Can I protect my mouth if I smoke?
No. Nonetheless, there are two things that a smoker can do to keep his oral health in a better shape.
- Go for a regular half yearly check-up with a dentist.
- Give up smoking. If smoking is stopped in time it is often possible to maintain a healthy mouth and keep the teeth for a lifetime. The chance of getting oral cancer is halved in 3-5 years after you quit smoking, and the risk decreases gradually with time.
Does smoking affect the teeth, gums or mouth?
Yes. Most people are aware that smoking poses a problem to general health. It contributes to heart disease, stroke, and to a third of all cancer deaths, to name just a few. In 1992, an estimate linked almost five thousand deaths in Victoria to smoking.
What is less known is the effect smoking has in the mouth The main damage is to the gums and mucosa, or lining of the mouth. The likelihood of smokers developing oral cancer as against the non-smokers is substantially higher (about five times more). Smokers invariably suffer some gum or, periodontal disease. Other than staining, smoking does not affect the teeth. However, it also has a profound effect on the saliva. It promotes the formation of the thicker ‘mucous’ form of saliva at the expense of the thinner watery ‘serous’ saliva reducing its acid-buffering capacity. This effect of nicotine explains why some heavy smokers get decay even if they are brushing well
Does smoking always lead to gum disease?
No, but it does increase the chance of getting it by about six times and increases the severity by the same factor. However, it can hide the signs of periodontal disease which can take years to progress. The condition can be very advanced before a person actually notices the damage. Gum disease is normally coupled with plaque and calculus that collects at the base of the tooth, which leads to bacteria infecting the gums. Smoking reduces the body’s ability to combat this condition.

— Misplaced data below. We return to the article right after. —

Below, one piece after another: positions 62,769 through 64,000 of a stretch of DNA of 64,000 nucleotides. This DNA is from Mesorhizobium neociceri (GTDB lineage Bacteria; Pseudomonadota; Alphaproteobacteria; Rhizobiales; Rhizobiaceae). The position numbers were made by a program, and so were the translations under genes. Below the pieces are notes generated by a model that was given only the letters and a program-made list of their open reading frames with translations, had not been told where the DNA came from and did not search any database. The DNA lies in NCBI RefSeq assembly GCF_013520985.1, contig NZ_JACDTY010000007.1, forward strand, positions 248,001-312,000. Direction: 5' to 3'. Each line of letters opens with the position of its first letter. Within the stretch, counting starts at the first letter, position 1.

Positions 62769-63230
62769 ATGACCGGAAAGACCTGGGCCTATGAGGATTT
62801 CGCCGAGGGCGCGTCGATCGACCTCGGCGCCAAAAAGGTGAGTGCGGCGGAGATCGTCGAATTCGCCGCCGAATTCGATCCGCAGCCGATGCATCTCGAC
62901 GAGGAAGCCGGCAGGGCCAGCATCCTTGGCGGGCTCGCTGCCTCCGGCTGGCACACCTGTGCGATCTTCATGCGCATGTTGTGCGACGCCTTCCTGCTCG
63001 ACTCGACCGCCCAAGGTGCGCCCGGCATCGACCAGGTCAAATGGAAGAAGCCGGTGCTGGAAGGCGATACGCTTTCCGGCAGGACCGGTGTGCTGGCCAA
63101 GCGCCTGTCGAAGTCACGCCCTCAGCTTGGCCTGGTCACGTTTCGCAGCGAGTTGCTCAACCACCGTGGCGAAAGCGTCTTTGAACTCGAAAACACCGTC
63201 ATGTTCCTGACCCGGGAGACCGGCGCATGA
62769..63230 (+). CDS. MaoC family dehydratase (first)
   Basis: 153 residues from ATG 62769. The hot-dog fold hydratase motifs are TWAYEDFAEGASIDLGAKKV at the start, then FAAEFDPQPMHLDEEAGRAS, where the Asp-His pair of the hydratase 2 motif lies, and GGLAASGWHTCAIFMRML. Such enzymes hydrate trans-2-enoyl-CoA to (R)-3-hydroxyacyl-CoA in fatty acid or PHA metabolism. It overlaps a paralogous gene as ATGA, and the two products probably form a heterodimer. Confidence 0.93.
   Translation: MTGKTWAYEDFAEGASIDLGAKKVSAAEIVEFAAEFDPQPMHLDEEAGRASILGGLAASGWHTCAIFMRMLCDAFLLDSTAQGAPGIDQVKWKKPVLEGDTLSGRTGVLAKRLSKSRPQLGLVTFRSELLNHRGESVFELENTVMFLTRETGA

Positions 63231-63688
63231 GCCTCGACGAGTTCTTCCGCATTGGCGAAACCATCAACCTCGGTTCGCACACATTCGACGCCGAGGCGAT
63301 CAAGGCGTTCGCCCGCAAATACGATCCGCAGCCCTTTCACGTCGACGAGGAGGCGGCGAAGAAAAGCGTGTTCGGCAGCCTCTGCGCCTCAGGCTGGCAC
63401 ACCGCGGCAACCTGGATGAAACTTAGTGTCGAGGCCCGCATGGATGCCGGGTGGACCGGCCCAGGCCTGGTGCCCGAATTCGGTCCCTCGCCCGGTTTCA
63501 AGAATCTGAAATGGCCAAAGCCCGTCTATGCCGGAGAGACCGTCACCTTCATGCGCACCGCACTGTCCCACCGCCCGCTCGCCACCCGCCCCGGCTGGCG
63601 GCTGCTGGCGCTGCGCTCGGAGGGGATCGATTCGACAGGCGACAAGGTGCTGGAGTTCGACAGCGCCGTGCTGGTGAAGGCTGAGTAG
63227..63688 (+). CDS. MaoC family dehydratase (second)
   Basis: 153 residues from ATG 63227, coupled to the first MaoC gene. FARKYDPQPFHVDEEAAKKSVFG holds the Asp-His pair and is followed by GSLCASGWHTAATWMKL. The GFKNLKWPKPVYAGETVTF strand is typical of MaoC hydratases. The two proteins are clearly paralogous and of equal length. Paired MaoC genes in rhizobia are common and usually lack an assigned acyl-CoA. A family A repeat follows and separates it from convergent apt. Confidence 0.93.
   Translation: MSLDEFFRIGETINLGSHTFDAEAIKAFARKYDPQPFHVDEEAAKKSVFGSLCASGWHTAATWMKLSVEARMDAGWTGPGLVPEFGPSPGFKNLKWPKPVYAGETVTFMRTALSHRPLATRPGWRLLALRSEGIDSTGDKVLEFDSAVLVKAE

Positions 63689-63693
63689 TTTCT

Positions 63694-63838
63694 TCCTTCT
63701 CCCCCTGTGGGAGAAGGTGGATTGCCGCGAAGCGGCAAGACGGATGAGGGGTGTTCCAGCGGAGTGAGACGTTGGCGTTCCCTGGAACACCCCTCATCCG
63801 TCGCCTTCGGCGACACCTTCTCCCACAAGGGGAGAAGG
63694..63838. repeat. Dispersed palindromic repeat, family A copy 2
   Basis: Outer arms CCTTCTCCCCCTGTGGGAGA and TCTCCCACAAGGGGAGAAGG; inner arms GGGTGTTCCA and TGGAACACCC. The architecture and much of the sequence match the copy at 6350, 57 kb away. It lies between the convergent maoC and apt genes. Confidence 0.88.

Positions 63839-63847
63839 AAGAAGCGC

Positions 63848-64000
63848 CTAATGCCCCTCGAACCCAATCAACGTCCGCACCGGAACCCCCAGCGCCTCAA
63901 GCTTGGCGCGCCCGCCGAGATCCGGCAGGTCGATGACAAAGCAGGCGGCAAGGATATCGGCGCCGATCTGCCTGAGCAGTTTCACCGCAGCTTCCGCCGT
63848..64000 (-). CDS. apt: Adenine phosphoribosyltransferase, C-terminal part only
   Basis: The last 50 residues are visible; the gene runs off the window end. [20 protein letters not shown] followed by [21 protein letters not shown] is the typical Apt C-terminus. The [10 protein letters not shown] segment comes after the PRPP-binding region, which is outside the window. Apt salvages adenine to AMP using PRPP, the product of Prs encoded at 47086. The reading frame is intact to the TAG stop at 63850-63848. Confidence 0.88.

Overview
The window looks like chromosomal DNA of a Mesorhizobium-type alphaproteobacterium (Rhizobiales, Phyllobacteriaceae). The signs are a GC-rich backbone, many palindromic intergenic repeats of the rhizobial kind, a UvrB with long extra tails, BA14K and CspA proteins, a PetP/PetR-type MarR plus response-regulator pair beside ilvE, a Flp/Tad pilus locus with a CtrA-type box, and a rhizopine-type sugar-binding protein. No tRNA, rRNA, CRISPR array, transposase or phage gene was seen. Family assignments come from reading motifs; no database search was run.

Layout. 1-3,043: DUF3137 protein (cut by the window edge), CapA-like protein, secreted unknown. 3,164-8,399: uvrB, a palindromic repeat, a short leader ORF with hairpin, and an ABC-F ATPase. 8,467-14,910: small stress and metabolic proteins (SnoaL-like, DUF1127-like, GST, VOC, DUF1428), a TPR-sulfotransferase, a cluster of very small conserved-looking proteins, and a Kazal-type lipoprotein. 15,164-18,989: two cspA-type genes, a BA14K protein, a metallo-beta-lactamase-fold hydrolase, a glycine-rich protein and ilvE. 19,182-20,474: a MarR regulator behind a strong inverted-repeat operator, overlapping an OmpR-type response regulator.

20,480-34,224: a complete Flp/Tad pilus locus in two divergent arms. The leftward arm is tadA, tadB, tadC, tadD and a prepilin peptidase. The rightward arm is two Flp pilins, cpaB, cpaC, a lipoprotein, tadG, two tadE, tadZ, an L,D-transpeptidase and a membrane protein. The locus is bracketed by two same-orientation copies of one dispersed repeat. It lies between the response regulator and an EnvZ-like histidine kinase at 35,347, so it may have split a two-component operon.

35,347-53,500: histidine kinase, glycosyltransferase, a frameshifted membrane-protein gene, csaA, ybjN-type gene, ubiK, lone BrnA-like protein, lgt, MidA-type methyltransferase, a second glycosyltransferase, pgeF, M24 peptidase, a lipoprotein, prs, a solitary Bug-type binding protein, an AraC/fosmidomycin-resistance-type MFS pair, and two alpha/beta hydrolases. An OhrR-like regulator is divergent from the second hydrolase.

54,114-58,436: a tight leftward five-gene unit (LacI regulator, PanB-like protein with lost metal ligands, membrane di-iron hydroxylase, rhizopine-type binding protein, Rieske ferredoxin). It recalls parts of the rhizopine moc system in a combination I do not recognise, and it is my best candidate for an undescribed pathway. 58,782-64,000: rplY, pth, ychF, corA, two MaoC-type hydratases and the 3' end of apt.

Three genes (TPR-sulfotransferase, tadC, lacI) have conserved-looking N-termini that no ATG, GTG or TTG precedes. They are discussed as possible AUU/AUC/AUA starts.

Slight infections around the edges of the gums are common and easily treated, but smoking allows the condition to progress more deeply and seriously. Plaque and tobacco are a dangerous combination. X-rays of the teeth of even young smokers usually show bone support shrinking away from the tooth roots. Flossing and careful brushing tends to slow down the deterioration, but smokers often have reduced sensation in their mouths and it is difficult to detect and remove all the plaque in the gum margins.
Does smoking lead to oral cancer?
Yes, smoking is a major cause of cancers in the mouth. It is the single biggest risk factor. Even if there is no cancer, dentists can often detect changes in the lining of the mouths of young smokers. As the changes become pronounced, they predispose to cancer. The mucosa becomes hard and white and develops corrugations. Such areas should be observed routinely and are one more reason why people should have regular dental check-ups. Detecting and treating precancerous lesions and early cancers is vital in improving survival rates.
Does smoking stain the teeth?
Yes. Tobacco staining on the teeth is often superficial in the first few years of smoking and dentists usually readily remove it. Unfortunately, as the years pass, the staining tends to spread into microscopic cracks in the enamel (the outer layer of teeth) and this is far more difficult to remove. Teeth can become permanently stained.
How will a smoker know if their gums are being damaged?
Attend your dentist for regular checkups because a major problem of smoking is that the damages are not apparent until it is pretty late. At a glance the gums of smokers look as if they are healthy. Usually infected gums are red, puffy and bleed easily when brushed. Smokers’ gums, however, are pale and thin and do not bleed readily. The appearance, however, is very deceptive.
The nicotine in tobacco smoke is called a vaso-constrictor—it contracts blood vessels (in a way a garden hose is twisted) reducing the blood flow to the gum and bone. The lessened blood supply does two things; it masks the signs of disease and also undermines the body’s ability to combat the infection.
In the meantime, chemicals in the smoke combined with plaque bacteria continue to damage the gums and bone. Most of the deterioration is deep and out of sight. Unfortunately, there are only a few early warning signs.
Advanced Dental Care
Lazimpath, Kathmandu (opp. palace)
Tel: 443.3800, Email: firstname.lastname@example.org